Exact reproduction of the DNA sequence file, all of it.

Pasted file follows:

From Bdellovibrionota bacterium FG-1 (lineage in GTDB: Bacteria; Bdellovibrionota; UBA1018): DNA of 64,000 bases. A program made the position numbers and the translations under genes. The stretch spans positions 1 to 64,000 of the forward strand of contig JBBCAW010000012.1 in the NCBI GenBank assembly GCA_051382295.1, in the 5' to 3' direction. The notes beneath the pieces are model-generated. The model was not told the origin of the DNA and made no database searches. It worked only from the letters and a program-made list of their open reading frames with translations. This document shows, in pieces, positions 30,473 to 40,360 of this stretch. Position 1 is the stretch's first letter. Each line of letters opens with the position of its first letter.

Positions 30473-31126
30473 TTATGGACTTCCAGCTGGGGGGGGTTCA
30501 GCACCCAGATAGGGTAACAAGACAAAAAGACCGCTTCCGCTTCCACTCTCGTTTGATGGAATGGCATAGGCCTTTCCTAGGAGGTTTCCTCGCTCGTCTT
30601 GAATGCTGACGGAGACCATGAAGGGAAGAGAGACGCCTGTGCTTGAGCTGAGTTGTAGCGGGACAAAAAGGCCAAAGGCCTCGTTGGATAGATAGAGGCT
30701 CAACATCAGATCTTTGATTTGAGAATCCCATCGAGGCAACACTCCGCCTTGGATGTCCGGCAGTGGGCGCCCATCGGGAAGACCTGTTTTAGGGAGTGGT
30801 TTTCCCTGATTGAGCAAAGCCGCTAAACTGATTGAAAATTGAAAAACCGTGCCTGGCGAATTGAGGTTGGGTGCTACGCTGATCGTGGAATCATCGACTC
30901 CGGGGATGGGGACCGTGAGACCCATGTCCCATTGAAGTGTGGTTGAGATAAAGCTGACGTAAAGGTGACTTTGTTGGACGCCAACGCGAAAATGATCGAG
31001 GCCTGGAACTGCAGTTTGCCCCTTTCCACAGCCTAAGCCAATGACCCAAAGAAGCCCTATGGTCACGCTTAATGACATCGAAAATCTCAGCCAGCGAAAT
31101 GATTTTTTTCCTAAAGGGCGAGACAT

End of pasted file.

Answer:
From Bdellovibrionota bacterium FG-1 (lineage in GTDB: Bacteria; Bdellovibrionota; UBA1018): DNA of 64,000 bases. A program made the position numbers and the translations under genes. The stretch spans positions 1 to 64,000 of the forward strand of contig JBBCAW010000012.1 in the NCBI GenBank assembly GCA_051382295.1, in the 5' to 3' direction. The notes beneath the pieces are model-generated. The model was not told the origin of the DNA and made no database searches. It worked only from the letters and a program-made list of their open reading frames with translations. This document shows, in pieces, positions 30,473 to 40,360 of this stretch. Position 1 is the stretch's first letter. Each line of letters opens with the position of its first letter.

Positions 30473-31126
30473 TTATGGACTTCCAGCTGGGGGGGGTTCA
30501 GCACCCAGATAGGGTAACAAGACAAAAAGACCGCTTCCGCTTCCACTCTCGTTTGATGGAATGGCATAGGCCTTTCCTAGGAGGTTTCCTCGCTCGTCTT
30601 GAATGCTGACGGAGACCATGAAGGGAAGAGAGACGCCTGTGCTTGAGCTGAGTTGTAGCGGGACAAAAAGGCCAAAGGCCTCGTTGGATAGATAGAGGCT
30701 CAACATCAGATCTTTGATTTGAGAATCCCATCGAGGCAACACTCCGCCTTGGATGTCCGGCAGTGGGCGCCCATCGGGAAGACCTGTTTTAGGGAGTGGT
30801 TTTCCCTGATTGAGCAAAGCCGCTAAACTGATTGAAAATTGAAAAACCGTGCCTGGCGAATTGAGGTTGGGTGCTACGCTGATCGTGGAATCATCGACTC
30901 CGGGGATGGGGACCGTGAGACCCATGTCCCATTGAAGTGTGGTTGAGATAAAGCTGACGTAAAGGTGACTTTGTTGGACGCCAACGCGAAAATGATCGAG
31001 GCCTGGAACTGCAGTTTGCCCCTTTCCACAGCCTAAGCCAATGACCCAAAGAAGCCCTATGGTCACGCTTAATGACATCGAAAATCTCAGCCAGCGAAAT
31101 GATTTTTTTCCTAAAGGGCGAGACAT